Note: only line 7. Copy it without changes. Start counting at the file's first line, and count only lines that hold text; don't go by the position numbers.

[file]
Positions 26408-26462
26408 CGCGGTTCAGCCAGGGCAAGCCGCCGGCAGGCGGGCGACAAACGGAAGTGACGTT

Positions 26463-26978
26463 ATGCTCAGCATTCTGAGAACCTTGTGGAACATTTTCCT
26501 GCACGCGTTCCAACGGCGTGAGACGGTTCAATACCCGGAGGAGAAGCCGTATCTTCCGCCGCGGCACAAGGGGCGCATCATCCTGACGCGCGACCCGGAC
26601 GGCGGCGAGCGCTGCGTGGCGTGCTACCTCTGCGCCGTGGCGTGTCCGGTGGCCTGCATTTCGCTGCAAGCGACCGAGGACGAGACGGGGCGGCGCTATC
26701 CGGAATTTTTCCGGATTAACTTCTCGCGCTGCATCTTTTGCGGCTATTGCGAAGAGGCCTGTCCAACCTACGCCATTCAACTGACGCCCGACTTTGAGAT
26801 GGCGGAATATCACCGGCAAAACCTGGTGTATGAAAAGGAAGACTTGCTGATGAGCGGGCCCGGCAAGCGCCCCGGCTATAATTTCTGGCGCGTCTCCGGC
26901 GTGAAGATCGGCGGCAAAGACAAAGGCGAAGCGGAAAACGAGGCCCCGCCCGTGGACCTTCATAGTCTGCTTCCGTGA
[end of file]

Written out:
26701 CGGAATTTTTCCGGATTAACTTCTCGCGCTGCATCTTTTGCGGCTATTGCGAAGAGGCCTGTCCAACCTACGCCATTCAACTGACGCCCGACTTTGAGAT